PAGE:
LT Shovald’s argument for high flow handlines sounds reasonable. However, there are a few problems once you look past the surface.

Fire Power vs. Firefighting Power

LT Shovald correctly makes the connection between heat release rate and flow rate necessary for fire control. All too often, firefighters think that it takes “gpm to overcome Btu”. However, British thermal units (Btu) like Joules (J), are a measure of energy, not its release rate. Heat release rate is expressed in units of energy per unit of time, such as Btu/minute or watts (J/s).

Heat release rate is the most critical factor compartment fire development. If heat release rate is insufficient (e.g., a small fire in a metal trash can) the fire will not flashover or reach the fully developed stage. On the other hand, if the fire involves a recliner or couch, heat release rate is likely to be sufficient for the fire to grow and rapidly transition through flashover to the fully developed stage.

However, there is another critical factor in this scenario. Oxygen is required for the fire to release the chemical potential energy in the fuel. If doors are closed and windows are intact, the fire may quickly consume much of the available oxygen. If this occurs, heat release rate is limited by ventilation and fire growth slows.

LT Shovald states that “it’s the gpm,  not the pressure, and not the steam” that extinguishes the fire. Flow rate is critical, but this is not entirely correct. Water is an excellent extinguishing agent because it has a high specific heat (energy required to raise its temperature) and high latent heat of vaporization (energy required to change it from water to steam). Of these two factors, conversion of water to steam is most significant as it absorbs 7.5 times more energy than heating water from 20o C ( 68o F) to its boiling point. The firefighters power is not simply related to flow rate, but flow rate effectively applied to transfer heat from hot gases and surfaces by changing its phase from liquid (water) to gas (steam). Extinguishing a compartment fire generally involves converting a sufficient flow (gpm or lpm) of water to steam. So while the “steam” itself does not generally extinguish the fire, the energy absorbed in turning the water to steam has the greatest impact on fire extinguishment.

Changes in the Built Environment

LT Shovald is correct that many of the synthetic fuels used in today’s buildings have a higher heat of combustion (potential chemical energy) and given sufficient ventilation have a higher heat release rate when compared to materials such as wood and paper. True to their design, modern, energy efficient buildings retain energy during fire development, speeding the process. However, this type of building also controls normal ventilation (the building is not as βleakyβ as older structures) and energy efficient windows are far less likely to fail and change the ventilation profile. As a consequence, the fire department is likely to encounter ventilation controlled fires where heat release rate is limited by the available oxygen. Early detection may also influence fire conditions as firefighters may arrive to find a pre-flashover growth stage fire when heat release has not yet peaked.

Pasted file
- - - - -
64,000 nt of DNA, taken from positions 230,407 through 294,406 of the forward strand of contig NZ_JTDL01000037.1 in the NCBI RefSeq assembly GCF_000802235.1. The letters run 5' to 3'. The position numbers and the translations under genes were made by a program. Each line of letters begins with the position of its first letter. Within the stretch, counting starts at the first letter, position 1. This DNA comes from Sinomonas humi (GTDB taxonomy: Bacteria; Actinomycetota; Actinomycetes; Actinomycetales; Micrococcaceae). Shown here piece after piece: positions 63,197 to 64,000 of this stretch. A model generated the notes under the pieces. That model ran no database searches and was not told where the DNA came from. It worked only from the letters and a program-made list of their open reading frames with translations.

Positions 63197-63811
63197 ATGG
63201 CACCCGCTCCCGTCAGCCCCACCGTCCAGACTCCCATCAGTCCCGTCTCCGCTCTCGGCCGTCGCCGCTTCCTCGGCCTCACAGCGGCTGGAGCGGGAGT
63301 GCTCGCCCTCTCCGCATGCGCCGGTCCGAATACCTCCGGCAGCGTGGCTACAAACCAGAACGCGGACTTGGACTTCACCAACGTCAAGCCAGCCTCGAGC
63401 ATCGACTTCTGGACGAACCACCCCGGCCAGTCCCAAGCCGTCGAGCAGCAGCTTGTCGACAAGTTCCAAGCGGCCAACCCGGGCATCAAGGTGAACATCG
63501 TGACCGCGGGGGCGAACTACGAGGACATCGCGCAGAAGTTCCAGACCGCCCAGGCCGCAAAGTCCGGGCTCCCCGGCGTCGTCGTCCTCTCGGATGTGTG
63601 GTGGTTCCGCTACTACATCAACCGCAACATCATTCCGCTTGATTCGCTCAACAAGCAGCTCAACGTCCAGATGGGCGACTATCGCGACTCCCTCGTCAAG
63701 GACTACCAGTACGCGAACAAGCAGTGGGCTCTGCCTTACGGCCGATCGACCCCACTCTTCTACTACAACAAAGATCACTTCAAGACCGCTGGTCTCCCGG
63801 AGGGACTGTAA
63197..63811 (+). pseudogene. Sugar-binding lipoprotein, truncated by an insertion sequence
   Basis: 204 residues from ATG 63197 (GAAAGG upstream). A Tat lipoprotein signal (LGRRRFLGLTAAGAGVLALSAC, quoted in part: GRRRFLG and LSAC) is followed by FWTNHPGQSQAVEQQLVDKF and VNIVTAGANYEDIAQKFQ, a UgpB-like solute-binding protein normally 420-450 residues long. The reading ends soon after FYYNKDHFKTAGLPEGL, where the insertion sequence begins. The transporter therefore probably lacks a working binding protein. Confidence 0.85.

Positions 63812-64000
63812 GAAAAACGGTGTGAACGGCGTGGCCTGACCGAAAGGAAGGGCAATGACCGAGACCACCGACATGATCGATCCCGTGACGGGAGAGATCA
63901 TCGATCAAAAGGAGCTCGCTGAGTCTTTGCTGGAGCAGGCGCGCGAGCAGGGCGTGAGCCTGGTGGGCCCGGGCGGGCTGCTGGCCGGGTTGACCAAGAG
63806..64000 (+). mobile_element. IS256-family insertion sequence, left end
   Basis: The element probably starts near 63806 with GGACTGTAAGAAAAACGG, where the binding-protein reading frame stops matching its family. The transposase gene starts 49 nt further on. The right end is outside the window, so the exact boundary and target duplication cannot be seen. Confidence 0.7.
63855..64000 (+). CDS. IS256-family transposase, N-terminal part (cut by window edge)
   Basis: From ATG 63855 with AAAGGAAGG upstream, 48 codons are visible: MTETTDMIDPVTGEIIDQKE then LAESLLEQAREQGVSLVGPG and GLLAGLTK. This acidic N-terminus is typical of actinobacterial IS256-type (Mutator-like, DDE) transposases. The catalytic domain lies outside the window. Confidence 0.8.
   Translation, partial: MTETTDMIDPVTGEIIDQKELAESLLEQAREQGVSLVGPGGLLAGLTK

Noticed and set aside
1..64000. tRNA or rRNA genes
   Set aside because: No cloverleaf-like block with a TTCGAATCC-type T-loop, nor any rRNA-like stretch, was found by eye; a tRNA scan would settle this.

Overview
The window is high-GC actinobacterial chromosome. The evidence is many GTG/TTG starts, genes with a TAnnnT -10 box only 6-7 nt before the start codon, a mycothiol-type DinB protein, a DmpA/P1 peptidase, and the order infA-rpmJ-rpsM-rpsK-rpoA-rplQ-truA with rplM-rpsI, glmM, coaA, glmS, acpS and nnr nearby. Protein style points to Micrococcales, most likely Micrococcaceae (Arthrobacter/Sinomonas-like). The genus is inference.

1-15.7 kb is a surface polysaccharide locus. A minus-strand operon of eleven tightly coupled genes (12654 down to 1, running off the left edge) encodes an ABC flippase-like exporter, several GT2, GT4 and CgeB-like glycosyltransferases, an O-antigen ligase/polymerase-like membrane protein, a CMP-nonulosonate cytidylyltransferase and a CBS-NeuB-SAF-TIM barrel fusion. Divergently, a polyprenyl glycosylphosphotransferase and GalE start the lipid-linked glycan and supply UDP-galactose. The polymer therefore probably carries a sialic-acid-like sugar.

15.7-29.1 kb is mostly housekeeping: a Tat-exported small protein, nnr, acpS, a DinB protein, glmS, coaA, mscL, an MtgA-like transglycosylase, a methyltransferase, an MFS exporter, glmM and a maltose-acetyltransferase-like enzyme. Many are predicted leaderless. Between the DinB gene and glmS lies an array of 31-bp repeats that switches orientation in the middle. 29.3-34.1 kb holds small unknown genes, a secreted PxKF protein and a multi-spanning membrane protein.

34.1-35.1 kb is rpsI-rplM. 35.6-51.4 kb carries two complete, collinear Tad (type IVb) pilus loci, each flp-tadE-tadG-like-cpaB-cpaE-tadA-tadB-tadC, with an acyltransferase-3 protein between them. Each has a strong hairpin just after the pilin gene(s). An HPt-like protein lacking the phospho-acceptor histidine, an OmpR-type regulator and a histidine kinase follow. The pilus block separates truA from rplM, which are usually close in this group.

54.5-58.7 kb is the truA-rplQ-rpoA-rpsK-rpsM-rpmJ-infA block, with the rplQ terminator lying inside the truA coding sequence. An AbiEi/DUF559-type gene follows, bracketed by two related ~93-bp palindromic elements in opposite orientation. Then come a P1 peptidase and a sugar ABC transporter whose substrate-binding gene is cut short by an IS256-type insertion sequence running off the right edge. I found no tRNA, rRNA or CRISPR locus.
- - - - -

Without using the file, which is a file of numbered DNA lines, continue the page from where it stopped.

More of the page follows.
The key here is that flow rate must be sufficient to meet or exceed the fires heat release rate. Arriving earlier in the fires growth and building characteristics leading to a ventilation controlled fire, do not necessarily lead to the need for a higher flow rate, on the contrary, the required flow rate during the growth stage is actually lower than that for a fully developed fire (when heat release rate is at its maximum). However, firefighters must also consider potential increase in heat release rate that result from tactical ventilation or unplanned changes in the ventilation profile (e.g., failure of a window).

One excellent point in supporting the argument for high flow handlines that LT Shovald did not raise is the large volume (floor area and ceiling height) and limited compartmentation encountered in many contemporary homes. Older homes generally had smaller rooms and were more highly compartmented. Many new homes have spacious and open floor plans, in some cases with multi-level atriums and high ceilings. In addition to frequently having open floor plans, many of these buildings are also have an extremely large floor area. This type of structure presents a significantly different fire problem and often requires a much higher flow rate than a more traditional, highly compartmented residence.

Tactical Flow Rate

While I agree with LT Shovald regarding the value of high flow handlines, his statement that 95 and 125 gpm are “outdated and dangerous” is unsupported. Safe, effective and efficient fire control requires:

• Water application to control the fire environment as well as direct attack on the fire
• Appropriate flow rate for the tactical application (cooling hot, but unignited gases may be accomplished at a lower flow rate than direct attack on the fire)
• Direct attack to exceed the critical flow rate based on the fires heat release rate
• Sufficient reserve (flow rate) be available to control potential increases in heat release rate that may result from changes in ventilation
• Water application in a form appropriate to cool its intended target (i.e., small droplets to cool hot gases or to cover hot surfaces with a thin film of water).
• Water to reach its intended target (fog stream to place water into the hot gas layer and a straight or solid stream to pass through hot gases and flames and reach hot surfaces)
• Control of the fire without excessive use of water

A flow rate of 95 or 125 gpm is only dangerous if firefighters attempt to use it to control a fire which requires (or has the potential to require) a higher flow rate. While a high flow rate will quickly extinguish a small fire, this generally results in use of considerably more water as illustrated below.

Effective and efficient fire control requires that we match the flow rate to the task at hand. At the simplest level this means using 1 ½” (38 mm) or 1 Ύ” (45 mm) handlines for smaller fires and 2″ (50 mm) or 2 ½” (64 mm) handlines for larger fires. It may also mean placing control of flow rate in the nozzle operators hands by using a variable flow or automatic nozzle and letting the firefighter select the flow rate based on the tactical situation.

Ed Hartin, MS, EFO, MIFireE, CFO